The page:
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The 5 Stages of Change: What Stage Are You In?

Last Updated on November 13, 2018 by Inspire Malibu

Most people claim that they don’t like change, which is understandable. Even in the worst of situations, people grow comfortable where they are because they know what to expect. Fear of the unknown is so powerful that many of us are willing to accept a less than ideal life on the basis that it’s familiar and, well, we’re used to it.

The truth, though, is that we never stop changing. Personality traits change systematically through a person’s lifespan, and sometimes even more so after the age of 30, according to a study conducted by the American Psychological Association. These can be negative or positive changes.

Regardless of whatever it is someone wants to adjust in their life, there are 5 stages of change that occur for everyone during this process.

Stages of Change

What are the Five Stages of Change?

1. Pre-contemplation:

During this very first phase, a person generally has no idea that they need or want a change in their life. This holds true even when those around them might be hinting at or suggesting that they have a problem or should maybe adjust their behavior.

2. Contemplation:

In this stage, a person still hasn’t admitted that they want to make change. However, they find themselves pondering the idea of changing their lives, how easy or difficult that might be, and what the positive or negative outcome would look and feel like.

3. Preparation:

At this point, an individual knows that they’d like their situation to be different from what it is currently. That being said, many people can get stuck in preparation for a long period of time, knowing that they’d like to make a change, but finding themselves unable or unwilling to take the initial steps.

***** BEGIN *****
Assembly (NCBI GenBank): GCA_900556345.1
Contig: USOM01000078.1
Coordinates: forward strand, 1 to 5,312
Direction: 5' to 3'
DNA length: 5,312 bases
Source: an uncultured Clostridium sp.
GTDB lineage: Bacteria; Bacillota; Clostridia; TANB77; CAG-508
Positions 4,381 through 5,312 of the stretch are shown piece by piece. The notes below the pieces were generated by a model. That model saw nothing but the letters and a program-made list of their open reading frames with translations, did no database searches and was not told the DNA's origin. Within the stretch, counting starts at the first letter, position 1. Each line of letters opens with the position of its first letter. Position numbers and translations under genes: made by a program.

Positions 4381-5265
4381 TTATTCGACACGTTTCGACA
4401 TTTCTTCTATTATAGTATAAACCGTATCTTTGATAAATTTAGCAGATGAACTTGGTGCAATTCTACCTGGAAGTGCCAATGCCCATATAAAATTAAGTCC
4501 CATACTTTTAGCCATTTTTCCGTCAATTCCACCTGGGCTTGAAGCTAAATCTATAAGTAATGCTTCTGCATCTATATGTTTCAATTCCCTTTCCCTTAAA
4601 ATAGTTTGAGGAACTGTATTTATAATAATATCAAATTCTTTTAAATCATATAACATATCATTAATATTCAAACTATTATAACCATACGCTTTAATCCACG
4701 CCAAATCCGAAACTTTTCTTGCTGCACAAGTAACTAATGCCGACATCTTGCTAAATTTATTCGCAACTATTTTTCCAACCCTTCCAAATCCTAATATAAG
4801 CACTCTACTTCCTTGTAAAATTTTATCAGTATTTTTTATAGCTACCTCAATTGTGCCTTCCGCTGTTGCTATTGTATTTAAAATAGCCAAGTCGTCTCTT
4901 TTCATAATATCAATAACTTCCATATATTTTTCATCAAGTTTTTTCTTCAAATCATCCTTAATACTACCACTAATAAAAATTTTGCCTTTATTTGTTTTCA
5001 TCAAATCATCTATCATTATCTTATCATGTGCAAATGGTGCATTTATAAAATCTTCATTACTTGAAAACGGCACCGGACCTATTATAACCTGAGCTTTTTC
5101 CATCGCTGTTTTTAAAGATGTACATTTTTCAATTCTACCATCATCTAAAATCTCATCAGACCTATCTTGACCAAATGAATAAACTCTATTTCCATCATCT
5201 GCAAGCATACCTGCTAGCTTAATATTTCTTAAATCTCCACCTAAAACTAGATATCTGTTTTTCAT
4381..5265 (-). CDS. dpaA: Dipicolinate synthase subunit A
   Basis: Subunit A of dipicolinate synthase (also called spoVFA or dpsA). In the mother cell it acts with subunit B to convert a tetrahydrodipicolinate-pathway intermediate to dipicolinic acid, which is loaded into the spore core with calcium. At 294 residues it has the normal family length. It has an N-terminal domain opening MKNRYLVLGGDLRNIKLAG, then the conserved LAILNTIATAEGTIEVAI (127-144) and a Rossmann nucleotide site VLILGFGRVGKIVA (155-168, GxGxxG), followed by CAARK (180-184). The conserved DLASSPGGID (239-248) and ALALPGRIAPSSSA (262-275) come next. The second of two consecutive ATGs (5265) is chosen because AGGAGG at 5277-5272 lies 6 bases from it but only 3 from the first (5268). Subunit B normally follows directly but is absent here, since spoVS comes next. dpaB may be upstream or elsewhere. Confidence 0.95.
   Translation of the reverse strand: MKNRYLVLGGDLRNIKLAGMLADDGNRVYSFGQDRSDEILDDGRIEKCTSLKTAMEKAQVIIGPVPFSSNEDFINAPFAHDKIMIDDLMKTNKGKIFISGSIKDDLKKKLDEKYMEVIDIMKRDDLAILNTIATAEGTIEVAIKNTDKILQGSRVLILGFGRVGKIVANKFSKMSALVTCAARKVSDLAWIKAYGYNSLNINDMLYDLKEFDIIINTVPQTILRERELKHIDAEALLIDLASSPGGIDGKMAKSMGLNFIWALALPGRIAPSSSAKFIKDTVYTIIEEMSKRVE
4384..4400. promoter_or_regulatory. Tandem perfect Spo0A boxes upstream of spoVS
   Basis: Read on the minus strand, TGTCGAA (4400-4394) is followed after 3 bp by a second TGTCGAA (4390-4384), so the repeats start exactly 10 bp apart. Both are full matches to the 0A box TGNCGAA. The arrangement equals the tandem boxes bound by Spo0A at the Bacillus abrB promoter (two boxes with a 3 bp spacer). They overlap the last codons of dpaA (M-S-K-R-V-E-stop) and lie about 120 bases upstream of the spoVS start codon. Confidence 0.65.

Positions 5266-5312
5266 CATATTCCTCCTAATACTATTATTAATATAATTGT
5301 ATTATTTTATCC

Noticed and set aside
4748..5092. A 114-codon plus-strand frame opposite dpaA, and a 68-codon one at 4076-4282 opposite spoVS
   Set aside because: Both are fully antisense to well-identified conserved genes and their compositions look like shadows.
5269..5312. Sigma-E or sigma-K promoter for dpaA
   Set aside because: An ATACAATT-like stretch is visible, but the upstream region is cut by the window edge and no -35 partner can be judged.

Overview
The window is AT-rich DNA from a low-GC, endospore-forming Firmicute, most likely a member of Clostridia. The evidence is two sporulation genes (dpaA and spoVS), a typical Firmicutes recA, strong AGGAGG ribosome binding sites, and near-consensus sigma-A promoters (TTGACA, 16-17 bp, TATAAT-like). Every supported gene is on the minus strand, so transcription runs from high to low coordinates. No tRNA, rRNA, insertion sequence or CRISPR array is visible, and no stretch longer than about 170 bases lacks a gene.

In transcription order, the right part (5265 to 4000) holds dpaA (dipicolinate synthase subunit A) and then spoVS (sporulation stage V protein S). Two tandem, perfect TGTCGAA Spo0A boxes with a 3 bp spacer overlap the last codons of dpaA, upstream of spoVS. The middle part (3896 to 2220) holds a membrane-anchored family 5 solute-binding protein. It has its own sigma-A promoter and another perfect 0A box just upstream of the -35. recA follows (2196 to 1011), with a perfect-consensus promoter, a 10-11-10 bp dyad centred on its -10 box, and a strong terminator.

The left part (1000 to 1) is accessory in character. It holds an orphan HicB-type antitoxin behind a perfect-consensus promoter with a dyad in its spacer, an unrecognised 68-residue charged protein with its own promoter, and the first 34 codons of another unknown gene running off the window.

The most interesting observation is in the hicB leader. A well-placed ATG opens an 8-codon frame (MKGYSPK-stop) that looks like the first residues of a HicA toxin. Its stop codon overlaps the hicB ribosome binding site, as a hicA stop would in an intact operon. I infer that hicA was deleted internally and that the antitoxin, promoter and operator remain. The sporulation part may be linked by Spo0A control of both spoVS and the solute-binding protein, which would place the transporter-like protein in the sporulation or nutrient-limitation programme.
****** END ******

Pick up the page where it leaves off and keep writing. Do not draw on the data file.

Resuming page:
4. Action:

Here, a person is moving forward, modifying their environment, behavior, or experiences. This can be a difficult stage for people because of the discomfort, or sometimes, actual pain in leaving a habit behind.

5. Maintenance:

In this final stage, change has occurred. During this period a person might be able see some of the positive outcomes of their new action, but acknowledge that it still takes work to maintain their new life.

Addiction Treatment And The Stages of Change

For a person suffering from alcohol or drug abuse, change is sometimes impossible without professional intervention because addiction literally changes the structure and function of the brain.

For real behavioral change to occur, the brain’s chemistry must be brought into balance again through proper therapy and possibly medication.

Here’s the rub: for a person to get medical help for their addiction, they must take action, which is step 4 of the stages of change. Many people in need of treatment aren’t even in stage 1 of pre-contemplation yet.

If they have no idea they need treatment or possibly have a problem, they’re a long way from changing their behavior.

Often the most difficult part of changing behavior for people addicted to drugs or alcohol is to recognize there is a problem and move through the stages of change to stage 4 of taking action, getting treatment, and moving on to stage 5 of maintenance. From that point, the cycle continues and begins again.

Even if a person relapses and falls into their old ways and uses drugs or alcohol again, they will be faced with beginning at stage 1 once more. Fortunately, if they recognize they slipped, and it wasn’t too far, getting back on track might be easier the next time around because they know getting to stage 5 is possible.

Recognizing and understanding that the five stages of change are a natural progression that everyone will encounter as they move through life makes it easier to change any behavior.

It also makes it easier for those who will help those that need to change, know where they are in the cycle and motivate them through the stages.

The stages of change never ends. Successfully mastering change in one area of life sets the tone for moving on to another area of life that can be changed. Over time, all of the changes add up and real progress can be realized.


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